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3 Can't-Miss National Park Adventures In Michigan

Celebrate the National Park Service’s 100th anniversary by joining other adventurers who will climb a giant sand dune, kayak under ancient rock formations, or hike pristine wilderness trails or in one of Michigan’s National Park Service sites.

Sleeping Bear Dunes National Lakeshore

Whether you hike, bike or drive, Sleeping Bear Dunes National Lakeshore offers incredible views of Lake Michigan along a 65-mile section of the Leelanau Peninsula west of Traverse City. Some of the world’s largest freshwater dunes rise 400 feet above Lake Michigan.

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Start an active day on Empire Bluff Hiking Trail, a 1 1/2-mile loop with views of Lake Michigan and South Bar Lake. The trail leads hikers through a forest of maple and beech and up three hills to a wooden boardwalk on a bluff 400 feet above Lake Michigan. From here, Sleeping Bear Dunes National Lakeshore’s beauty extends to the horizon, marked by North and South Manitou islands’ groves of giant white cedars and sand cliffs.

More tips for exploring:

  • Ferries shuttle visitors to the Manitou islands to see shipwrecks and lighthouses.
  • In Glen Haven, you’ll see a restored general store, cannery and working blacksmith shop.
  • The popular 7.4-mile Pierce Stocking Scenic Drive leads to dune and Lake Michigan overlooks.
  • South of Pierce Stocking Scenic Drive, kayakers and swimmers play where the Platte River eases into the lake at Platte Point Beach.
  • Inland of Platte Point Beach, 13 trails lead to wetlands, hardwood forests, and 21 lakes.
  • Overnight visitors choose from modern or rustic campsites in the D.H. Day or Platte River campgrounds, or rough it in a backcountry camp.

Pictured Rocks National Lakeshore

Sandstone cliffs stained by colorful minerals and sculpted like sandcastles loom up to 200 feet over Lake Superior. Those formation gave this park its name, but they’re just one of the reasons to visit this 42-mile stretch between Munising and Grand Marais in the Upper Peninsula.

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For the best views, take to the water on an open-deck cruise or kayak tour, which pass the waterfalls, coves, arches, cliffs and outcroppings shaped by eons of wind and water. The lakeshore’s unique rock formations include Chapel Rock, Spray Falls and Lovers Leap.

More tips for exploring:

  • A-listers Grand Portal Point, Miner’s Castle, and Chapel Rock can also be accessed via hiking trails off the park’s main artery, H-58.
  • Many of the 90 miles of trails end at Lake Superior sunsets and meditative walks on the sandy expanses, like Sand Point and Twelvemile Beach, but the North Country National Scenic Trail runs the length of the park. Stops along the way include the 1874 Au Sable Light Station—overlooking the glacier-scoured landscape and the 300-foot dunes of Grand Sable Banks—and the beach near Grand Marais, where agates and quartz sparkle in the sun.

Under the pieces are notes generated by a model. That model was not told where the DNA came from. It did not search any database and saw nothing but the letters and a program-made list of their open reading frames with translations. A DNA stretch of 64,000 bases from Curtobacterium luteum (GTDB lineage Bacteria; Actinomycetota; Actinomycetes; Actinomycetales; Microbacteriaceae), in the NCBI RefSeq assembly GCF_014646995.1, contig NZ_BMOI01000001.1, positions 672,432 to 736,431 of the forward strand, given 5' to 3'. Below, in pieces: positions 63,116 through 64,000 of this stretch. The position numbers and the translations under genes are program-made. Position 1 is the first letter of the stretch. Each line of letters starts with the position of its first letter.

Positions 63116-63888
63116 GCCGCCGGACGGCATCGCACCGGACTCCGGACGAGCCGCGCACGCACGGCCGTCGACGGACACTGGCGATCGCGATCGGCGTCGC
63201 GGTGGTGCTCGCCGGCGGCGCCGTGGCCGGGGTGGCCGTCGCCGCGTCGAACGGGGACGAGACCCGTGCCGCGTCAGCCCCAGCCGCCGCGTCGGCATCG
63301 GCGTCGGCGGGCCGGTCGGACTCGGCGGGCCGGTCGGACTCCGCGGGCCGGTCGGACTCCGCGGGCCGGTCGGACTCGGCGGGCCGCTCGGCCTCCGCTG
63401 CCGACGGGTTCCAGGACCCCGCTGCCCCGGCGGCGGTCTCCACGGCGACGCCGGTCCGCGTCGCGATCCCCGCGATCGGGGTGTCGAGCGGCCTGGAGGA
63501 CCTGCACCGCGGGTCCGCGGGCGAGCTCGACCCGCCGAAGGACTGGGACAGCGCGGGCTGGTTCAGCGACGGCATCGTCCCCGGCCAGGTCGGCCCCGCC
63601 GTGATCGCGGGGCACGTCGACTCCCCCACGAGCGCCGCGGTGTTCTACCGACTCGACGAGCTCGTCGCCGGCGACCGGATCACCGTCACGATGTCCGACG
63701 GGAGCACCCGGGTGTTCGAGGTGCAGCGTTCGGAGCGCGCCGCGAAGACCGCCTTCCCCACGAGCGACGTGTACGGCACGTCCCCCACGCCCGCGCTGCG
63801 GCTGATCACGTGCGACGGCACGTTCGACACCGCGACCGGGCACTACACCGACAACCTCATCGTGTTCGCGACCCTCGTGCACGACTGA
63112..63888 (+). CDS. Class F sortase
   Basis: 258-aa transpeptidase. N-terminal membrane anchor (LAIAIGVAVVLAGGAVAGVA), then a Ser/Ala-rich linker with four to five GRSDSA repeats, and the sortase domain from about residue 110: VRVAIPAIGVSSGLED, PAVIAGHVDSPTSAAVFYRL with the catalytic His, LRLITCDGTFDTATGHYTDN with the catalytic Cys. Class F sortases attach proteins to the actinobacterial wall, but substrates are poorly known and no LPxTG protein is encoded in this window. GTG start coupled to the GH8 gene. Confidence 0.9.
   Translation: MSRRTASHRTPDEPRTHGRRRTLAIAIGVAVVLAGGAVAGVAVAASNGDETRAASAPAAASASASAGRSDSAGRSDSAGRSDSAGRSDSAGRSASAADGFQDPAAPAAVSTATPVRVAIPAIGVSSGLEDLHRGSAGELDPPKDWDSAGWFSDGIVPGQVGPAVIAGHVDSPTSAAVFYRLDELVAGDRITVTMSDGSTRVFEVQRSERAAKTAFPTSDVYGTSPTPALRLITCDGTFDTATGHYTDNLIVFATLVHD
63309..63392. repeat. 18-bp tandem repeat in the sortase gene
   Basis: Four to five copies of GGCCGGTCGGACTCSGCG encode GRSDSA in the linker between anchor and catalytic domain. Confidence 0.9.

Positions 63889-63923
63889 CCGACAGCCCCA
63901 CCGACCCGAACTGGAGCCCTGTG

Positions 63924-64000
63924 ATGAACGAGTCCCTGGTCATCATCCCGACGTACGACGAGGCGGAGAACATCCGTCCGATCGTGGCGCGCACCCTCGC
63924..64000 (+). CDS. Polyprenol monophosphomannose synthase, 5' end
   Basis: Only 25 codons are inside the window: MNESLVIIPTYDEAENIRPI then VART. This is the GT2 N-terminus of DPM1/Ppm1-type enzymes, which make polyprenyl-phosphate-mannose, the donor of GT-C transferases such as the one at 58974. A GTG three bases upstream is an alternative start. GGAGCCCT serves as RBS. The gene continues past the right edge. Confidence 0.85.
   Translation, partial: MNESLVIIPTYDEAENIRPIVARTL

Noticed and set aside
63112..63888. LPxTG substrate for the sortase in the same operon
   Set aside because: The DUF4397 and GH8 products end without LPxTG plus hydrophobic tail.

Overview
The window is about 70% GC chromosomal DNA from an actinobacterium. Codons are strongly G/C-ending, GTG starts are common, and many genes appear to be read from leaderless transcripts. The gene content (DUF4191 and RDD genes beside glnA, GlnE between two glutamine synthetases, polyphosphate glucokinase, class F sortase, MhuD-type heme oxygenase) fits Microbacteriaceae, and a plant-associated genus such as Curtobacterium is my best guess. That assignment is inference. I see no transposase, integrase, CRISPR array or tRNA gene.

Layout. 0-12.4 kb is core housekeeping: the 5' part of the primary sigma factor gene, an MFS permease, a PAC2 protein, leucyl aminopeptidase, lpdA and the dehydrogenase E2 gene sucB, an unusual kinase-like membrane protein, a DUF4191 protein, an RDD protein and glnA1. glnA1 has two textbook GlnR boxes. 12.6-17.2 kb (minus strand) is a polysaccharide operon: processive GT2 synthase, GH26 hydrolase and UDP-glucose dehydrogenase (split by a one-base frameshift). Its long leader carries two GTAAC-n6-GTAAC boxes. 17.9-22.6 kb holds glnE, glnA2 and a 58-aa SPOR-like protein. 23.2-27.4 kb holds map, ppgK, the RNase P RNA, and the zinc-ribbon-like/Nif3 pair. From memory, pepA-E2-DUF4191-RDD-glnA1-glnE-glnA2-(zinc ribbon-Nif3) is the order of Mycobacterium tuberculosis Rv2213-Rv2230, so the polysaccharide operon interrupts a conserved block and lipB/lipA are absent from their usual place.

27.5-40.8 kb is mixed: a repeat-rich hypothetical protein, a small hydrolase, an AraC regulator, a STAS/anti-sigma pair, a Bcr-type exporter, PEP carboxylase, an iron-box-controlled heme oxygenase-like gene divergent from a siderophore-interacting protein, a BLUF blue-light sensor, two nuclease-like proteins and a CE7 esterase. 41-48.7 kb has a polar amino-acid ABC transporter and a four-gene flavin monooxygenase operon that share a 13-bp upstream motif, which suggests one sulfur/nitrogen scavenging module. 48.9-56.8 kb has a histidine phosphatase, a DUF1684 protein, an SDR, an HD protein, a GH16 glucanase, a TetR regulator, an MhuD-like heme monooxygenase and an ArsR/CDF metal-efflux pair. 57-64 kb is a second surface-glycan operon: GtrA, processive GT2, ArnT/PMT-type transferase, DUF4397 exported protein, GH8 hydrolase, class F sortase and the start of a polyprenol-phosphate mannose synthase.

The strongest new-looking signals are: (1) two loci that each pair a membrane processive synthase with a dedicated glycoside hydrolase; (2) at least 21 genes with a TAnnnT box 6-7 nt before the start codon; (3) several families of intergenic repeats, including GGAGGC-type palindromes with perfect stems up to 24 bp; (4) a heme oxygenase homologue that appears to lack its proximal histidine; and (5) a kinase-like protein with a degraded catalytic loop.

• Drive-in rustic campgrounds are available at Hurricane River, Twelvemile Beach and Little Beaver Lake.

Isle Royale National Park

Fifty-six miles from the nearest part of mainland Michigan, Isle Royale is a model of national park wilderness: remote, rugged and roadless. Exploring the 50-mile-long Lake Superior island—home to wolves, moose and more—requires boots or paddles. It’s a backpacker’s and kayaker’s dream.

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The wavering call of loons and Lake Superior slapping rocks are the soundtrack to watching the aurora borealis paint the sky. You’re sharing the serenity of Isle Royale with beaver, otter, moose—and not many humans. Lake Superior isolates the craggy island’s old-growth forests, placid interior lakes and marshes from the mainland. Fewer than 14,000 visitors come each year during a season compressed between May and October, and you can count on leaving cell service and Wi-Fi behind. Backpackers strike out from the visitors centers at Rock Harbor or Windigo to explore 165 miles of trails, including the popular Greenstone Ridge following the park’s spine.

More tips for exploring:

  • To access the park, take a seaplane or ferry to Rock Harbor.
  • Paddlers slip through the maze of waterways connecting the 450 islands of Isle Royale’s archipelago, and divers search for shipwreck remains along the western shore.
  • Campers settle in at 36 rustic backcountry spots, some of which are accessible only via water.
  • Comfortable suites and lakeside dining at Rock Harbor Lodge, the island’s sole resort, reward a day of exploration.
  • Visitors who want to see the wilderness without living in it can take day trips around the park on boat tours and water taxi rides. Ranger hikes and cultural programs introduce the region.

For more details and ideas, visit michigan.org.

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